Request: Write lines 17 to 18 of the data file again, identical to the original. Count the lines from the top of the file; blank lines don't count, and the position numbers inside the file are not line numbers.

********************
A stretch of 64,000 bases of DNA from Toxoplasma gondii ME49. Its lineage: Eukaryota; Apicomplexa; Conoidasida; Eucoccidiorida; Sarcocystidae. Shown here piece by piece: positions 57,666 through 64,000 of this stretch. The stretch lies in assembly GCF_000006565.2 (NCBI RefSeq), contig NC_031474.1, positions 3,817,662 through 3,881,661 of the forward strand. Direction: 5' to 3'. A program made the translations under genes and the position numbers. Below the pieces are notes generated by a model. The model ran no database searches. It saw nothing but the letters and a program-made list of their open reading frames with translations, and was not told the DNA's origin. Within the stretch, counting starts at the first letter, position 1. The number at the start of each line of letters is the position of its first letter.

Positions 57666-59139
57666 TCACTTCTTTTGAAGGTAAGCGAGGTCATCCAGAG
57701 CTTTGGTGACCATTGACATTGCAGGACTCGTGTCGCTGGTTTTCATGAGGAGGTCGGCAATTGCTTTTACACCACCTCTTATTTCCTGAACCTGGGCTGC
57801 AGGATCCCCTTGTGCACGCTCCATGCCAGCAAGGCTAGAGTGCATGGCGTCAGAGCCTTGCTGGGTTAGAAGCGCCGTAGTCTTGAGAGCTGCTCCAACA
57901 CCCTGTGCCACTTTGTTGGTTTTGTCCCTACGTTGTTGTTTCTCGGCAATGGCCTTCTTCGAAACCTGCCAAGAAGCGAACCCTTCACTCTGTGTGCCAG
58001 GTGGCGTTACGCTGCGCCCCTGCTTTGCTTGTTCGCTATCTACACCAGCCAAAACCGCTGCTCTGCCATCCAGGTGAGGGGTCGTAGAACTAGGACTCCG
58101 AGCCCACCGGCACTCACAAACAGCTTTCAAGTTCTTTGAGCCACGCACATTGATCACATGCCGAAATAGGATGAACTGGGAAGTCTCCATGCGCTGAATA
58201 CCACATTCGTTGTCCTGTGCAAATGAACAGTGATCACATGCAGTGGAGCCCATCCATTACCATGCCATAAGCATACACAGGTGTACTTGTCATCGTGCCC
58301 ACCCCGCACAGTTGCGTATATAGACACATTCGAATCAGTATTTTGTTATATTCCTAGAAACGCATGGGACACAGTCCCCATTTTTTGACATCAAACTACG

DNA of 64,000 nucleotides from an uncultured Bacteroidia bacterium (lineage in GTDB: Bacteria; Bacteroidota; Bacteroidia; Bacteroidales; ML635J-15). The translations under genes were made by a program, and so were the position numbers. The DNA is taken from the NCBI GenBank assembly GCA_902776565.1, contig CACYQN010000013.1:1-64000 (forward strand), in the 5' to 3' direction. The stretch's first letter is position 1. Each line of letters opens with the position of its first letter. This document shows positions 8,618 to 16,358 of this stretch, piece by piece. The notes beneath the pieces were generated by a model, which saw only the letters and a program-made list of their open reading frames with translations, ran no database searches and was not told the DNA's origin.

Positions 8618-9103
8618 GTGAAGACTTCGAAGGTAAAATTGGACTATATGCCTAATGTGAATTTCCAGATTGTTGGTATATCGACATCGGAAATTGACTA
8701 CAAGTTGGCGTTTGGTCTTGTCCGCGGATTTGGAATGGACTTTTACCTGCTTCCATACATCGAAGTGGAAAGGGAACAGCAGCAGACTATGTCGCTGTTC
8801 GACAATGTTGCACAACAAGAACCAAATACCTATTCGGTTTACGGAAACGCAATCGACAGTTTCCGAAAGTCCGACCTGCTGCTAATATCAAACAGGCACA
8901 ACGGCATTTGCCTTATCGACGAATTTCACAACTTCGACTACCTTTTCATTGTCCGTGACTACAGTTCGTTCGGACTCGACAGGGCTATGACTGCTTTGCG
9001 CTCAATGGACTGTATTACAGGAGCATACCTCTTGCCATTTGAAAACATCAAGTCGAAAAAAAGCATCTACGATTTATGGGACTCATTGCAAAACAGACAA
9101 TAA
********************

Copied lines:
9001 CTCAATGGACTGTATTACAGGAGCATACCTCTTGCCATTTGAAAACATCAAGTCGAAAAAAAGCATCTACGATTTATGGGACTCATTGCAAAACAGACAA
9101 TAA